© 2024 Allbritton Journalism Institute

Republicans Did Try to Attack Trump. Here’s Why They Failed.

Before Trump won the New Hampshire primary, his opponents tried to convince Republicans to abandon him. Here’s what didn’t work.

Election 2024 Trump
Former President Donald Trump arrives at a campaign stop in Londonderry, N.H., on Jan. 23. Matt Rourke/AP

CONCORD, N.H. —The morning before the first ballot was counted in Tuesday’s New Hampshire primary, Juliana Bergeron was already disappointed by the result.

“I don’t think you can make any of those people that are planning on voting for him not vote for him,” Bergeron said of the man who would cruise to victory, former President Donald Trump. ”It’s just also, I don’t think you can make any of us who aren’t going to vote for him vote for him either.”

After 12 years as a Republican National Committee member, Bergeron said last year she would not seek another term in the job. Her state has an outsized role in choosing the Republican presidential nominee, so like any voter here, she spent months watching Trump’s opponents fall flat as they tried to take him down. Bergeron did not want the attacks to fall flat. She doesn’t like the way Trump talks about women or immigrants, or his legal drama, attitude and age.

But she knew she was among the few Republicans who felt that way.

“I’m old enough not to be delusional,” Bergeron said.

There simply weren’t enough Republican voters like Bergeron for a non-Trump candidate — Nikki Haley was the only one left by Tuesday — to prevail. The state and its system are designed to give any Republican, regardless of resources, the greatest possible chance to be heard. But New Hampshire’s GOP voters once again went with the loudest voice in the room.

Bergeron has some theories as to why Trump’s message is still working. She hates the slogan “Make America Great Again;” she thinks America is great now and has not stopped being great. But perhaps Trump won because others don’t feel like that.

“I began to realize that — and this might be the other difference between those people that are sticking with him — I have a great life,” she said. “My life is not everybody’s life.”

Bergeron said no other Republican candidate has managed to speak to that other group of Republican voters the way Trump has.

Not that they didn’t try to tear those people away from Trump.

Plenty of analysts have pointed to the kid gloves Trump’s Republican opponents used on him for much of the past year as the reason he barely had to worry about his primary poll numbers since he announced another run for the White House. The conventional wisdom goes like this: Trump attacked Florida Gov. Ron DeSantis early and DeSantis didn’t do anything. He got indicted over and over again and his opponents’ comments about it almost always condemned the people indicting him, rather than his alleged crimes. Trump has stumbled, gaffed, said racist stuff and refused to concede a 2020 election he clearly lost. And his fellow Republicans, even those spending millions to stop him, said basically nothing.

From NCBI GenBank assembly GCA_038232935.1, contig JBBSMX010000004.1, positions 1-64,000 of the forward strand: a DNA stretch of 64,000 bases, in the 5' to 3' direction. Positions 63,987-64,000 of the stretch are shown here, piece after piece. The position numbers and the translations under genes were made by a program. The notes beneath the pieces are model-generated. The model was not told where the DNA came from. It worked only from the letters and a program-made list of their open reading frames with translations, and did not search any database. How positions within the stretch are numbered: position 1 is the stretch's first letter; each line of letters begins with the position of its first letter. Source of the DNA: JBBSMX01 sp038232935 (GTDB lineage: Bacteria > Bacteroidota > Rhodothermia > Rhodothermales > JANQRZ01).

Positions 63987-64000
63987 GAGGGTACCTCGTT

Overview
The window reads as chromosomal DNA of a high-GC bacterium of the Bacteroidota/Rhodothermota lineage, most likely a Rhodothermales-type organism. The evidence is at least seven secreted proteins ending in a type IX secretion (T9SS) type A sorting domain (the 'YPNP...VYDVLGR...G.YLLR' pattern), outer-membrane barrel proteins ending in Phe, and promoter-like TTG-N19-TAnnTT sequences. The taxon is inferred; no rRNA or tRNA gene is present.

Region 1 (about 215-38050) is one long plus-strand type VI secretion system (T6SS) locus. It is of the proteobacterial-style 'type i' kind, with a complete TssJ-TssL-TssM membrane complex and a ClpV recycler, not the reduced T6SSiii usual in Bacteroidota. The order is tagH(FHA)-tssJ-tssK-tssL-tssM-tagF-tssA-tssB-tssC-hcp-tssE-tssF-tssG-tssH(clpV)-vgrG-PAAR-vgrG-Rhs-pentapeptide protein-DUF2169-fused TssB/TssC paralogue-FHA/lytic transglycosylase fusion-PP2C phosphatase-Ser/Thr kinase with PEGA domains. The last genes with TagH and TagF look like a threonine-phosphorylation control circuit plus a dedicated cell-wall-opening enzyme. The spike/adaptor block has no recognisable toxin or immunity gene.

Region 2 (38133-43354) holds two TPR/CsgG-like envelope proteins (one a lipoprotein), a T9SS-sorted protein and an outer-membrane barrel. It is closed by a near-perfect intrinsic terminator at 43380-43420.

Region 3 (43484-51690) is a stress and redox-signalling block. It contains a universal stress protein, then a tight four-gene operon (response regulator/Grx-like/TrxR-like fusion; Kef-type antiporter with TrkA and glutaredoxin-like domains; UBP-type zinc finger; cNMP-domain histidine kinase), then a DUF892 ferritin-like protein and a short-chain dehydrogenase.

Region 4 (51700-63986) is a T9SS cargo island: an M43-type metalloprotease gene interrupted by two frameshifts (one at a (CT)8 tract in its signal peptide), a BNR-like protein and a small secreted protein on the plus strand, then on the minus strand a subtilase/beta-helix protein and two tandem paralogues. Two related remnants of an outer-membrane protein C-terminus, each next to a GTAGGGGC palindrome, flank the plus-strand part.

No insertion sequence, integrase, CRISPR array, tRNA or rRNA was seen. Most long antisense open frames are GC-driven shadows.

But that’s not exactly true. In recent months especially, Trump has faced a concerted negative attack from well-funded campaigns run by well-respected consultants. In ads, speeches and interviews — the attacks were out there for everyone to see.

But in Iowa last week and in New Hampshire on Tuesday, most Republican voters who turned out simply did not care. Trump has not only walked all over his party and his rivals, he’s walked through a gauntlet of negativity without a scratch.

What does this mean? Only time will tell. That may sound flippant, but it’s the only political analysis worth heeding. A general election like none before is now underway, pitting the two most likely presidential nominees — Trump and President Joe Biden — against each other amid a calendar full of potentially consequential court appearances for the Republican. Some Democrats feel good about their chances; other Democrats really do not. Republicans also don’t feel good. But some of those same Republicans really do.

Before that general election speculation wheel can spool up after New Hampshire and then spin endlessly on and on until Nov. 5, take a minute to contemplate what Republican voters here heard about Trump from other Republicans and were unmoved by. It’s a clear message: The most motivated Republicans want Trump, and don’t want to hear about anyone or anything else.

Here is some of what they heard.

Trump is old, confused and mentally unfit for office.

The biggest thing that happened in the closing days of the New Hampshire primary took place on the evening of Jan. 19, while Trump was on his post-Iowa victory lap. Speaking in Concord, Trump started on a riff about Jan. 6 and then immediately confused primary rival Nikki Haley with former House Speaker Nancy Pelosi. And then he did it again. And again. Then he paused, and did it once more. The jarring clip went big on the internet and big in the press. Haley pounced the following morning.